possible in bash... the =~ operator is something I use a lot.
I don't now when that entered bash but its there now.

Can you say why you think zsh is better?

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Old 01-11-2008, 05:26 PM
"Matthias B."
 
Default emerge of ksh93 erroring out.. who can interpret

On Fri, 11 Jan 2008 11:18:44 -0600 reader@newsguy.com wrote:

> Can you say why you think zsh is better?

The bugs. I've hit lots of bash bugs in the past and every version seems
to fix some bugs and introduce new ones. I'm tired of adding new
workarounds to my scripts whenever I update bash.

MSB

--
My vacuum cleaner can't swallow bananas.

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Old 01-11-2008, 05:56 PM
 
Default emerge of ksh93 erroring out.. who can interpret

"Matthias B." <msbREMOVE-THIS@winterdrache.de> writes:

> On Fri, 11 Jan 2008 11:18:44 -0600 reader@newsguy.com wrote:
>
>> Can you say why you think zsh is better?
>
> The bugs. I've hit lots of bash bugs in the past and every version seems
> to fix some bugs and introduce new ones. I'm tired of adding new
> workarounds to my scripts whenever I update bash.

I hope this doesn't come off as just being picky but my perspective is
that of someone who is about to switch from using ksh93 as main
scripting shell to bash.

So I'm interested in what I might run into. So far it looks like it
would be ALMOST as easy as symlinking ksh to bash in /bin.

The two big things I see that will cause that not to work are lots of
calls to `print' and that bash does not understand the easy way you
can create an array in ksh:
`set -A array somecmd'
creating an array of the output of somecmd.

So the print calls and array creation would cause failure in nearly
all my scripts.

Someone on comp.unix.shell pointed out I could create a
`print() { echo -e "$@" }'
function in bash and add that to my old ksh scripts. So that would
cover the print calls in most cases but still pondering the array
part.

I don't have so many with array calls but enough that it would be some
work to fix.

But back to your comments. "The bugs. [...]"

Can you cite some actual examples of what you are talking about, with
enough detail so I can see what you mean? Maybe include one or two of
the workarounds you are tired of dealing with?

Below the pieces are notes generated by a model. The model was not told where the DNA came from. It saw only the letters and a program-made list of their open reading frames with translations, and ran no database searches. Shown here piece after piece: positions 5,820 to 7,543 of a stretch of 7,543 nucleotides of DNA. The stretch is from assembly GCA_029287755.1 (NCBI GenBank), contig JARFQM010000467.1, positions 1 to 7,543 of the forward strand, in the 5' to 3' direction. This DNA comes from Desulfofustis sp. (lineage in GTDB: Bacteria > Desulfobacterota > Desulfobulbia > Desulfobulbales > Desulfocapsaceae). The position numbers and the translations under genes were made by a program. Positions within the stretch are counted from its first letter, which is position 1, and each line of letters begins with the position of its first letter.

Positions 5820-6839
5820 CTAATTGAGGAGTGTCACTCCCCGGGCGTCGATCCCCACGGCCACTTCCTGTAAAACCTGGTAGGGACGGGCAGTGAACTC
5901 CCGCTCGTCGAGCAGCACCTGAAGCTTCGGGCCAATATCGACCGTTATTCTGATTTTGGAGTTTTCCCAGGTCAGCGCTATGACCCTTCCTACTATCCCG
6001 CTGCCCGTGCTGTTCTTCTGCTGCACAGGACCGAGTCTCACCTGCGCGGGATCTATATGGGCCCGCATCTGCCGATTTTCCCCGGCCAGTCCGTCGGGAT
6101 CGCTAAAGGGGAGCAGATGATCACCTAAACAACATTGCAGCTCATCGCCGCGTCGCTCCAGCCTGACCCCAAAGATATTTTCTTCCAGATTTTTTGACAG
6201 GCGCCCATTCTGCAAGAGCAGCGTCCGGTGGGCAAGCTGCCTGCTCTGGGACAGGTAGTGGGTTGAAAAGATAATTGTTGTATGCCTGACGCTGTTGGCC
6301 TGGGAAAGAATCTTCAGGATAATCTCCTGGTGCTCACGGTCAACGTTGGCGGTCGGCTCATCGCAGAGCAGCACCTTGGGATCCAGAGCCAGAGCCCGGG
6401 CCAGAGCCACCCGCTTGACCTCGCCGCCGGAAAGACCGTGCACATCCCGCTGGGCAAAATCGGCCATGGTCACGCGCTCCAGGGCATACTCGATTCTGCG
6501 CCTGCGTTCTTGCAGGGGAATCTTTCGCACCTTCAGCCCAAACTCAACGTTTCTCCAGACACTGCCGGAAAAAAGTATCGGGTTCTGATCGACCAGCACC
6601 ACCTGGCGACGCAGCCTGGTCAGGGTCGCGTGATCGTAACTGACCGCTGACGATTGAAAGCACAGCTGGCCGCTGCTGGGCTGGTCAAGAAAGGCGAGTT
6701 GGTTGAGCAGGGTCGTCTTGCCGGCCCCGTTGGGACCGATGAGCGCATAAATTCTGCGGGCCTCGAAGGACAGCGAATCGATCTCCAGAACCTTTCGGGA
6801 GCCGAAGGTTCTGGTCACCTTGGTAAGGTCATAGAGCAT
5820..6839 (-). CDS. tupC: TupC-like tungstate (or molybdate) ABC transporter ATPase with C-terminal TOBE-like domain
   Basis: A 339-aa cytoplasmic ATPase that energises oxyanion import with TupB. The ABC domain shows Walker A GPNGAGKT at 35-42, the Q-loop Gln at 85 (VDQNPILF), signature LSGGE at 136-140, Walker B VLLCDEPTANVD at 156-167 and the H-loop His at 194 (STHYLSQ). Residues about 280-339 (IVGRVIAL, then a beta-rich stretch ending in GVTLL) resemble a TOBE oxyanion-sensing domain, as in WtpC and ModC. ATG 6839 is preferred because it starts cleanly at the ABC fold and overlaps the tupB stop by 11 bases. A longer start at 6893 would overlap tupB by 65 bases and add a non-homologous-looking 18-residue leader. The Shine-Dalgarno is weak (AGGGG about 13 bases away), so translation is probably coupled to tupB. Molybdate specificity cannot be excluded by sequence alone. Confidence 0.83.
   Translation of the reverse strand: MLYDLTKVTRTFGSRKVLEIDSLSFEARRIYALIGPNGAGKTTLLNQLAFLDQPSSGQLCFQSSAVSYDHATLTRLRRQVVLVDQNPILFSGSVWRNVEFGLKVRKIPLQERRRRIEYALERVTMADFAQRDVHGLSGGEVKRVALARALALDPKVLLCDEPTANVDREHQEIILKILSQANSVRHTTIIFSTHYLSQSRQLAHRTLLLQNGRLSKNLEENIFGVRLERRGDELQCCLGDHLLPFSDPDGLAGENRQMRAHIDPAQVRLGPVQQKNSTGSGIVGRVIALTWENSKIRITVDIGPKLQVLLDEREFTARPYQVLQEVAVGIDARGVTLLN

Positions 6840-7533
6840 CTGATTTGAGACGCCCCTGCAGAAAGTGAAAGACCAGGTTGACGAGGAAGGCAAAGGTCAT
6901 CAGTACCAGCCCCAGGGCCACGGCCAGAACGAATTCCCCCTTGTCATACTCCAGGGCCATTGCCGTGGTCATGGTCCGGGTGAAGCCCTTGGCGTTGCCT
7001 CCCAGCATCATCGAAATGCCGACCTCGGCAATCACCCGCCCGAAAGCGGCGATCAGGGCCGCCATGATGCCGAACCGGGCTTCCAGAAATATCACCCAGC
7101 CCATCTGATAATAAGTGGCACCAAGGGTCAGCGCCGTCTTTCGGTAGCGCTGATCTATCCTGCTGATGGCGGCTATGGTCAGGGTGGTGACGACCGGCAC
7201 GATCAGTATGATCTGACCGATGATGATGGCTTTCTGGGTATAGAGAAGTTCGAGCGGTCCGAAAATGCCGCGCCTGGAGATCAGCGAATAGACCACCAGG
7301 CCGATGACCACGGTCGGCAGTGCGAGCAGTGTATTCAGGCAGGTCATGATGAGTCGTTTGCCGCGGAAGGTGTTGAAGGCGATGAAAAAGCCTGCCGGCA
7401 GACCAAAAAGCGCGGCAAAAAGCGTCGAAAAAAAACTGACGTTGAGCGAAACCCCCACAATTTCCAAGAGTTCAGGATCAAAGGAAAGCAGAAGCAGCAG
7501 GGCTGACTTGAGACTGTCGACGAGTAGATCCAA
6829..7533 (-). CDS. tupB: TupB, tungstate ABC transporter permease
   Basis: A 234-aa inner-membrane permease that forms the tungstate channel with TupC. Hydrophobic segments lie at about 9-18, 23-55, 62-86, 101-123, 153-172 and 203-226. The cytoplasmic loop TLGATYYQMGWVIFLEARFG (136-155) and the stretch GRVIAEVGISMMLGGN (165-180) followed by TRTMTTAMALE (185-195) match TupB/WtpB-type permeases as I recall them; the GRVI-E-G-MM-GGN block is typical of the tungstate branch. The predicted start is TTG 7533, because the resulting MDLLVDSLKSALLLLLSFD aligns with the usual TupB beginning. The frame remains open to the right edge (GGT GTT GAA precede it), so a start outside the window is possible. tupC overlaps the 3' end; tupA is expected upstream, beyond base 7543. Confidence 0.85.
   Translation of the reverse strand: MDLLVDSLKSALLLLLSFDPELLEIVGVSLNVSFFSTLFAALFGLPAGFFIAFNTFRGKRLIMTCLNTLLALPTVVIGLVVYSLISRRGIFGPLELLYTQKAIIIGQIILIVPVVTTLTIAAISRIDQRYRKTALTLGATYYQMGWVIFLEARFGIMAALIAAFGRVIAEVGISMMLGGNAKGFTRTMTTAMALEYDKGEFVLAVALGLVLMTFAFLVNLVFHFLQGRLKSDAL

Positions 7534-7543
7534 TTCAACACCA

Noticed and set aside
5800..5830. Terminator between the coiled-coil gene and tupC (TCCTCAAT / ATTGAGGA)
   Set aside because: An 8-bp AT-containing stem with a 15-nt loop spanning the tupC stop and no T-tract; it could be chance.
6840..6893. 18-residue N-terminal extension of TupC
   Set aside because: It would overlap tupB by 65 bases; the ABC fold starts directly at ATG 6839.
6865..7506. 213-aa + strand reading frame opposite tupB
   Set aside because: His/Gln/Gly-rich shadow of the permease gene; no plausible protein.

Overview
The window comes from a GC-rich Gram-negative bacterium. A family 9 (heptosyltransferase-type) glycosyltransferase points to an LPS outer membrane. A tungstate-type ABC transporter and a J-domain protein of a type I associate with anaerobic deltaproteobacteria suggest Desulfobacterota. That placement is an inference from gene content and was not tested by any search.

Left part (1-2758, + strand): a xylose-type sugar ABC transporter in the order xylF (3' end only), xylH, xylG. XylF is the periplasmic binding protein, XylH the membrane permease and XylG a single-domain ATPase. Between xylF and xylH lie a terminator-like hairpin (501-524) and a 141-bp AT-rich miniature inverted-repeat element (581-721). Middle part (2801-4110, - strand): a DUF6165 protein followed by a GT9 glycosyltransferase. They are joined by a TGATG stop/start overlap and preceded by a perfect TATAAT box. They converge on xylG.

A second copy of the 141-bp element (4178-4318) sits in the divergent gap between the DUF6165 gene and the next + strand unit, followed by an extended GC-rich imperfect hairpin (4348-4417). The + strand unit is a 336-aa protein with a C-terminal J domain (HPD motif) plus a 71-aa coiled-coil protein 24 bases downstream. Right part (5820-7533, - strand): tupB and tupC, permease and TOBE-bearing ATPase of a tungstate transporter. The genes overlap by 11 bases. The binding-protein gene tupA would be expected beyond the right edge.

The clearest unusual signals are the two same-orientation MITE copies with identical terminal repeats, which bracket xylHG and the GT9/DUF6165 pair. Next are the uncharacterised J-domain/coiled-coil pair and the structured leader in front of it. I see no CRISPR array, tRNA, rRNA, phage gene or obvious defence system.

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Old 01-11-2008, 08:41 PM
"Matthias B."
 
Default emerge of ksh93 erroring out.. who can interpret

On Fri, 11 Jan 2008 12:56:11 -0600 reader@newsguy.com wrote:

> Can you cite some actual examples of what you are talking about, with
> enough detail so I can see what you mean? Maybe include one or two of
> the workarounds you are tired of dealing with?

One thing I encountered is this bug

> echo "$(echo $';foo')"
bash: foo: command not found

introduced with some 3.1 version.

Then at some point the following stopped working

for d in `echo $locdirs | sed -e 's#/# #g'`; do

because bash stupidly regarded the embedded # as comment
delimters and complained about not finding the closing backtick. Both bugs
are fixed now.

Both cases broke scripts that I had released as part of a project and
therefore caused bug reports against my script. There were others but I
don't have the time to dig them out. I'm not trying to convince you to
stay away from bash, just telling you my reasons.
Oh, I forgot to mention that I found the zsh developers much easier to get
in touch with and much more responsive about bug reports.

But all of this is off-topic for gentoo-user, so I'll stop now.

MSB

--
The biggest fallacy of the SETI project is the belief
that TV signals are a sign of intelligence!

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Old 01-14-2008, 02:38 PM
Alex Schuster
 
Default emerge of ksh93 erroring out.. who can interpret

reader@newsguy.com writes:

> So I'm interested in what I might run into. So far it looks like it
> would be ALMOST as easy as symlinking ksh to bash in /bin.

Uh, this sounds scary

> The two big things I see that will cause that not to work are lots of
> calls to `print' and that bash does not understand the easy way you
> can create an array in ksh:
> `set -A array somecmd'
> creating an array of the output of somecmd.
>
> So the print calls and array creation would cause failure in nearly
> all my scripts.
>
> Someone on comp.unix.shell pointed out I could create a
> `print() { echo -e "$@" }'
> function in bash and add that to my old ksh scripts. So that would